Anti-Irish sentiment in the United States previously involved depictions of Irish migrants as non-human primates. While historians have debated the prevalence of contemporaneous "No Irish Need Apply" signs, such a sentiment was widely discussed, with Irish Americans referencing it after 1860. For the sake of this question, I take the decline in both of these phenomena as suggestive of a decline in US anti-Irish sentiment.

Sources such as Ignatiev 1995 argue Irish migrants to the United States were initially perceived as non-white, and that the subsequent classification of Irish Americans as white and the decline in anti-Irish sentiment was largely driven by Irish alignment with anti-black racism, beginning with support for the Democratic Party in the antebellum North. The idea that Irish Americans have only recently been considered white is often cited, at least by non-historians, as an example of how whiteness is a social construct.

However, Arnesen 2001 argues such analyses conflate race with economic status and ignore the legal rights provisioned to Irish immigrants c. 1830, and concludes a former classification of Irish people as not white is a product of historical revisionism.

Is a changing definition of whiteness part of the explanation for anti-Irish sentiment's decline in the US? Is anti-black racism among Irish Americans part of the explanation for said decline or such a change in definition? What other factors were integral to the decline in anti-Irish sentiment?

  • It declined when more visually obviously different groups began arriving in large numbers.
    – Semaphore
    Commented Dec 18, 2018 at 11:15
  • @Semaphore Such as the yellow peril? If that's the explanation, was it mediated by the reactions of the Irish, other white groups or a combination?
    – J.G.
    Commented Dec 18, 2018 at 11:29
  • I was observing that anti-Irish sentiments seems to have faded out around the same time the Great Migration, which brought Southern blacks into the North, was starting. I'm sure the explanation is more complex and multifaceted than that, though.
    – Semaphore
    Commented Dec 18, 2018 at 12:14
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    To some extent, it wasn't so much the "Irish peril" as the "Catholic peril". After Catholicism became more socially acceptable (c.f. JFK), anti-Irish prejudice declined. Anti-Catholicism was a big thing in 1800's US, but was mostly dead by WW2.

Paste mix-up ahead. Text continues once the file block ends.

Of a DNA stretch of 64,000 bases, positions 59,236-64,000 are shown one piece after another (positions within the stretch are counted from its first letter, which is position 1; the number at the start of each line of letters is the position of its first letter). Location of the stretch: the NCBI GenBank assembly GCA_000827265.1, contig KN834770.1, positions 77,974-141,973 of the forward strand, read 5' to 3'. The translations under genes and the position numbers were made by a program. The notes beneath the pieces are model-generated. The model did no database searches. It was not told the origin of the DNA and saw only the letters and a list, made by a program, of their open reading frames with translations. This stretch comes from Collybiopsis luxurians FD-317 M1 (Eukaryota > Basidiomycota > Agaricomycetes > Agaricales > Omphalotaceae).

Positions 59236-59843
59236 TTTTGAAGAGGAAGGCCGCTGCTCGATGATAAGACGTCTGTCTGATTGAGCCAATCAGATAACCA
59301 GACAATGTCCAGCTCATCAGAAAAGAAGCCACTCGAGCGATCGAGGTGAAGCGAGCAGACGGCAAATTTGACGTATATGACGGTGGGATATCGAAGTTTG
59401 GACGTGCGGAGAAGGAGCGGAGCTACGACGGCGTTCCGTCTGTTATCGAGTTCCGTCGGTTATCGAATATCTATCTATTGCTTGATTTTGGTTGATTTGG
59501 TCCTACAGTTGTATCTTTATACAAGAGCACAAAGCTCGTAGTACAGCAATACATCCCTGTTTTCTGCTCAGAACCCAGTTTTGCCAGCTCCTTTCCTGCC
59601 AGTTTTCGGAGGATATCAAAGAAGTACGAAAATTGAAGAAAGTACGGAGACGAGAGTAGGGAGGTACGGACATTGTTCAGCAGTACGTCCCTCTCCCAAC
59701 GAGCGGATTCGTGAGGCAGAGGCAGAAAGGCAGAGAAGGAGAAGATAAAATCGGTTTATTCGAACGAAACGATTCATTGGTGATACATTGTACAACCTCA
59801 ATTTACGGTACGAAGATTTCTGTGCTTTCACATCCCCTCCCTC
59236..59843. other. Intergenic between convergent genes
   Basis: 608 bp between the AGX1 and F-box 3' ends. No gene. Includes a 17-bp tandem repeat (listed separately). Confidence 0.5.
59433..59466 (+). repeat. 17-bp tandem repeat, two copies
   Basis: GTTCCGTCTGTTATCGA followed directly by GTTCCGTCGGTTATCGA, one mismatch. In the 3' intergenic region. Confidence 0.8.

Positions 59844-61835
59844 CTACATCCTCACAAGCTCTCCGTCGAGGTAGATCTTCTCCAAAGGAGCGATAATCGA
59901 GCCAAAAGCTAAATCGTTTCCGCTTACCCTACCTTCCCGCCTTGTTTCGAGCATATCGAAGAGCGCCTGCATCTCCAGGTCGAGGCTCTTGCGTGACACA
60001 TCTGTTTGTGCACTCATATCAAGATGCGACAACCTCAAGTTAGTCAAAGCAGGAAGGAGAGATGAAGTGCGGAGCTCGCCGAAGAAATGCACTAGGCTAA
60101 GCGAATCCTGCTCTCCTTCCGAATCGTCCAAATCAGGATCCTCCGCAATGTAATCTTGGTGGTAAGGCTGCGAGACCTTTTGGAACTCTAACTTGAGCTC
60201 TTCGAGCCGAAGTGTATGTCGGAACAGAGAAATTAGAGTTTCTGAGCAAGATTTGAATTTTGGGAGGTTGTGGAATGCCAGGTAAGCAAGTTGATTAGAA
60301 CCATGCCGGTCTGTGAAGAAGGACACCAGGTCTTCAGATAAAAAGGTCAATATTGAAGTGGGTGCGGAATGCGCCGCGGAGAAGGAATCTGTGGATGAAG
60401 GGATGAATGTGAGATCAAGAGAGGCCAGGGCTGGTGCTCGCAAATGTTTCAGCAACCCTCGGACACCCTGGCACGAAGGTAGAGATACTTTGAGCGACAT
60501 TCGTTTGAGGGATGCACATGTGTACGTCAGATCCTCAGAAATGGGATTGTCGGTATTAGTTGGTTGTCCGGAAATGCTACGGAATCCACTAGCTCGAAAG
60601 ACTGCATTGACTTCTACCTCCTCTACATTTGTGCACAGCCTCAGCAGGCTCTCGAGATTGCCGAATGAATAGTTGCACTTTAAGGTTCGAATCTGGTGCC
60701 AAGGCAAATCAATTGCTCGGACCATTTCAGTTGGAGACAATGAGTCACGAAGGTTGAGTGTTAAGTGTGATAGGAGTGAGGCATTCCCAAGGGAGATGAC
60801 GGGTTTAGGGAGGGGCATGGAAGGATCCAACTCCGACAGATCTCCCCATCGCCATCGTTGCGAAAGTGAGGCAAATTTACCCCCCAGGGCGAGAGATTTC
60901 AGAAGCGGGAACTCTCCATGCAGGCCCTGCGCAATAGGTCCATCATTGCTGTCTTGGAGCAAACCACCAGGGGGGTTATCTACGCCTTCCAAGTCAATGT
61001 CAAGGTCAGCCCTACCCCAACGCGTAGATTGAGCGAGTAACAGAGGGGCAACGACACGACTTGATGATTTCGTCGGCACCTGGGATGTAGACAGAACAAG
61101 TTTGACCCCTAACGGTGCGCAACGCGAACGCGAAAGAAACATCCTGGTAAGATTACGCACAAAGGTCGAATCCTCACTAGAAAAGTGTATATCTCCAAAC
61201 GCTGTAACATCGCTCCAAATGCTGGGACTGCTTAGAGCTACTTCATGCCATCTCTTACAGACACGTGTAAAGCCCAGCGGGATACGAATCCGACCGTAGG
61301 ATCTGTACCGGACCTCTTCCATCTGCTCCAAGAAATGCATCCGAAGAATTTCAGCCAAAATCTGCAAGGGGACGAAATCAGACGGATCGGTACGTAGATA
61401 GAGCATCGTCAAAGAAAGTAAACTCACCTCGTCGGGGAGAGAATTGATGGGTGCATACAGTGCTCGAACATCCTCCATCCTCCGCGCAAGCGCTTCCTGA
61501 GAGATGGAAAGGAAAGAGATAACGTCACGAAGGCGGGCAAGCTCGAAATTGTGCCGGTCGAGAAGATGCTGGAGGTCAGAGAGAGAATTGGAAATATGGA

– Robert Columbia
    Commented Dec 19, 2018 at 3:05
  • The multiple, distinct hypothesis advanced in these comments suggest that the question is more subtle and more important than I initially perceived. Thank you and upvote. (And remember, I hate questions about race/ethnicity; it is very rare for me to upvote a question like this).
    – MCW
    Commented Aug 7, 2020 at 10:19

1 Answer 1


I'll make two preliminary points before addressing the question directly. First, there isn't anything terribly unique about Irish-Americans as compared to white ethnics in general, and so my answer will be on that level applicable to Jews, Italians, etc. Second, I think it is easy to answer this question if we approach economic class and social status (of which race is but one particular form) as distinct but inter-related. In other words, having a higher social status (including being seen as partially or fully white) can help a group move up economically, but also vice-versa; white ethnics were seen as less-than-white in part because they were poor.

Getting in to the historical substance, I would first say that from a strictly formal-legal perspective, the Irish and other white ethnics were always white. Yang and Koshy (2016), "The 'Becoming White Thesis' Revisited" lays this out very clearly. But that in itself doesn't disprove the Ignatiev thesis at all. In terms of social prestige, and the degree of 'whiteness' of the Irish and other ethnics was certainly questioned through much of the nineteenth and into the early twentieth centuries. Just one striking visual example of this comes from H. Strickland Constable (1899) Ireland from One or Two Neglected Points of View which argued that the "Irish Iberian" race was intermediate in evolutionary development between the "Anglo-Teutonic" and the "Negro".